Small business owners will now head into next year with the same level of tax-related uncertainty that they have faced for most of 2014. Bah humbug. (Pete Marovich/BLOOMBERG)

There’s the Tiny Tim way of looking at one of Congress’s final deals of the year — that is, small businesses can give thanks for a move that reinstates dozens of expired tax breaks they have relied on for years.

Then there’s the Ebenezer Scrooge way of looking at it — that the breaks were restored only to expire again in two weeks, leaving employers heading into the new year with the same sense of tax-related uncertainty they have waded through for most of this year.

In the latest chapter of Washington’s temporary tax breaks saga, federal lawmakers have approved another short-term deal restoring for this year an array of credits and deductions that expired at the end of 2013. The legislation could save businesses and individuals billions as they file their current year’s taxes over the coming months.

Still, it’s a bittersweet resolution for many employers, as congressional leaders earlier this month neared an agreement that would have made some of the most popular business provisions permanent. Under threat of veto from the White House, those more ambitious negotiations collapsed, paving the way for this short-term solution. It also paves the way for Republicans, who will soon take control of both chambers of Congress, to take a fresh look at which extenders to make permanent — and which ones to eliminate — sometime next year.

“While this short-term fix is a step in the right direction, we need a long-term extension of tax credits that are vital to small businesses,” John Arensmeyer, the top executive at the lobbying and advocacy group Small Business Majority, said in a statement following House passage of the bill. “We hope lawmakers can come together on a long-term plan soon that will give entrepreneurs the certainty they need to plan for the future.”

In the meantime, the current deal includes a number of credits and deductions intended to benefit individuals, large corporations and small businesses. Here’s a look some of the most important ones for that latter group.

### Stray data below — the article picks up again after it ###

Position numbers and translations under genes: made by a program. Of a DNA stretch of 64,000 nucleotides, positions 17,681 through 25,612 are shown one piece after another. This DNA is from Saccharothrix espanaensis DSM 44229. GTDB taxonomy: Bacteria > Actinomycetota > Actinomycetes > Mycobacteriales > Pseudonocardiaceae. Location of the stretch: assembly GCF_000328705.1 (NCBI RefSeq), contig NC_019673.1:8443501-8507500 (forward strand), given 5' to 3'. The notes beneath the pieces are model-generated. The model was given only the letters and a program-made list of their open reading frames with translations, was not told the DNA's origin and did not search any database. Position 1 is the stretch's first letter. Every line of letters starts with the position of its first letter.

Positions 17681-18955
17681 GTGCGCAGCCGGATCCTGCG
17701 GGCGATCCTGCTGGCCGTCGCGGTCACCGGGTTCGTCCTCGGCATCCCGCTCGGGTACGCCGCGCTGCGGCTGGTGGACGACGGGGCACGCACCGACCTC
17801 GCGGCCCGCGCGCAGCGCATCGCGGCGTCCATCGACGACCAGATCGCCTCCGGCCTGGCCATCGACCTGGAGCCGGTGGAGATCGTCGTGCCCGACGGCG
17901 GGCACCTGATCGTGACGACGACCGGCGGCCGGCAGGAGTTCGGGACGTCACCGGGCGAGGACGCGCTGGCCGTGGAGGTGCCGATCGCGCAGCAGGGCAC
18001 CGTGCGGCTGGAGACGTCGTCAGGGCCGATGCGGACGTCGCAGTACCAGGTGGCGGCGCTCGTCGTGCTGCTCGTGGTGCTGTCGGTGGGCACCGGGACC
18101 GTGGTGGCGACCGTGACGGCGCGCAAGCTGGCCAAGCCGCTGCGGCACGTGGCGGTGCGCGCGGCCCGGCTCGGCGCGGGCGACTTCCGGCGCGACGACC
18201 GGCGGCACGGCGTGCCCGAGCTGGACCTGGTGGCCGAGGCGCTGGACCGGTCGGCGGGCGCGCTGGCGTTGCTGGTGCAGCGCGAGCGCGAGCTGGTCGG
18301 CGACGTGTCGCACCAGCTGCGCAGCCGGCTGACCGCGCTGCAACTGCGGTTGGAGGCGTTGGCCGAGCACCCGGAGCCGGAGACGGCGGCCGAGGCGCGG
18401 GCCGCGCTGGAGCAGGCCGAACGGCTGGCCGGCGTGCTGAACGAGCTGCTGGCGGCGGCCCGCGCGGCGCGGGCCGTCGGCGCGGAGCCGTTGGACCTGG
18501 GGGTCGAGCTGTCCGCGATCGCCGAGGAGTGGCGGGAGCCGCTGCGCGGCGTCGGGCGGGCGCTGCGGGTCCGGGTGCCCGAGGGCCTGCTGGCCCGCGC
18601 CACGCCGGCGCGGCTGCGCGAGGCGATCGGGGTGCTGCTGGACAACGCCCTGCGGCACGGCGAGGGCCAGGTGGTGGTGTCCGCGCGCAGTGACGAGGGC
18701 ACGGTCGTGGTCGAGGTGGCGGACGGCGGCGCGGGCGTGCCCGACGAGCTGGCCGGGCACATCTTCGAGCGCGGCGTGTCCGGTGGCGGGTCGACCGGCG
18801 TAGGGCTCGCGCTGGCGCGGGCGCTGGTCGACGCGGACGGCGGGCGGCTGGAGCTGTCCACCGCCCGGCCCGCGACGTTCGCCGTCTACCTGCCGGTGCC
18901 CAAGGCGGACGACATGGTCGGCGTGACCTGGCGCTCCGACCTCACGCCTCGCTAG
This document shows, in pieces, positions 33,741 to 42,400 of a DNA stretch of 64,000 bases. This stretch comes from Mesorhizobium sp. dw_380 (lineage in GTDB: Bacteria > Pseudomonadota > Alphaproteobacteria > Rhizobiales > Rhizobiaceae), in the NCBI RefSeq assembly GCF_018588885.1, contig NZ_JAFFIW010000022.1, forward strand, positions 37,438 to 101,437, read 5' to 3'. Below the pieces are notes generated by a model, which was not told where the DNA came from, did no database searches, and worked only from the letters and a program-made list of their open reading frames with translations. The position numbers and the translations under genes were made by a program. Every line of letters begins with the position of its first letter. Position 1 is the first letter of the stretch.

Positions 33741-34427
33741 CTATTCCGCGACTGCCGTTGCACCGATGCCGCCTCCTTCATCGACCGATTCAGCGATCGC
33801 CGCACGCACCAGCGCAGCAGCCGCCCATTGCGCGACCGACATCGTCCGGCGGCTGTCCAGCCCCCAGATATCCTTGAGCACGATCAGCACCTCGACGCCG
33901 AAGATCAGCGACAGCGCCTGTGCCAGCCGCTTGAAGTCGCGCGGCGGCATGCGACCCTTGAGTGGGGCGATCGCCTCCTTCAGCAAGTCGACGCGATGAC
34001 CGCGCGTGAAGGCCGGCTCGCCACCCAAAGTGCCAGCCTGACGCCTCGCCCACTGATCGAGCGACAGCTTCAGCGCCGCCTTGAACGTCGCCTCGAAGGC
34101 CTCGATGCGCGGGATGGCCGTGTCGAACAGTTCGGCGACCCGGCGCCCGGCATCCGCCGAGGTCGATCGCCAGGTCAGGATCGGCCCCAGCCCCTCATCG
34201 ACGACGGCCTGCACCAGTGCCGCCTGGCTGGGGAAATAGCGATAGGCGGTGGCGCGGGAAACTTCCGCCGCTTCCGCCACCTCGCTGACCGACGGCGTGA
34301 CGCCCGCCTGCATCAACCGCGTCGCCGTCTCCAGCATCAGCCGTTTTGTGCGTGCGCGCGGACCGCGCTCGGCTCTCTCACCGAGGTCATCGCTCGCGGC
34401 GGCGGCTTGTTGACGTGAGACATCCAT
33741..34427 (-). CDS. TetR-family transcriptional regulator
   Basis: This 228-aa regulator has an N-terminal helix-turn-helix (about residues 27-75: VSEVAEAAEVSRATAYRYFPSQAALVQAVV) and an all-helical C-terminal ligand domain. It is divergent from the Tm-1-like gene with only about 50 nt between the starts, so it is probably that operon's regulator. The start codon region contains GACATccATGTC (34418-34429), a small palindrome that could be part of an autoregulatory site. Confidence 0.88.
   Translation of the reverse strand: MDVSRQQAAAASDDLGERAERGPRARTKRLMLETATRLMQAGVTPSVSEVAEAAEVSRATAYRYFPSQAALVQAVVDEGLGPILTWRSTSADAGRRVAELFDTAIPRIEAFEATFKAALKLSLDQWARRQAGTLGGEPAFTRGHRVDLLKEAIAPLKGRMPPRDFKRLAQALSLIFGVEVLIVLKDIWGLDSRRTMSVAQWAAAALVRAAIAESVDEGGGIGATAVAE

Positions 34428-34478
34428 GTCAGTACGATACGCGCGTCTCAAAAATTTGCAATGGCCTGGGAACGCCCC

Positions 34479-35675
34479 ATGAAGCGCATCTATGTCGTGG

Section 179 expensing

Under Section 179 of the tax code, small companies are allowed to deduct the cost of investments in large assets like equipment, property and software at the time of purchase, rather than over many years. That allows employers to see a more immediate tax windfall.

However, a temporary expansion of the program expired last year, dropping the expensing limit for businesses from $500,000 to $25,000. Under the new deal, that cap returns to the half-million-dollar mark, but only until the end of the year. The proposed long-term deal that fell through would have made the higher limit permanent.

Research and development credit

An oft-used research and development credit expired completely at the end of 2013. Open to companies of any size (and thus a darling of many a large corporation), the provision offers tax credit covering as much as 20 percent of the cost of research or experimentation related to creating new products or improving existing manufacturing processes.

Considered for permanent status, as well, the research and development credit was instead restored through the end of this year.

Renewable energy credits

Last year, business owners who built or renovated property featuring renewable energy technology — such as solar panels or “green” lighting equipment — could take advantage of a special tax deduction. Until this week, the deduction could only be claimed on property placed in service before the end of 2013. Now, any such property opened this past year would qualify for the deduction, as well.

Credits for hiring military veterans

Under the tax extender bill, companies can again apply for tax credits if they hire military veterans and active reservists. An even larger credit is available to small businesses that hire long-unemployed or service-disabled veterans.

Other hiring-related provisions that were restored this year include credits for companies that hire qualified ex-felons, qualified summer youth employees, and individuals who receive supplemental security income or long-term family assistance.

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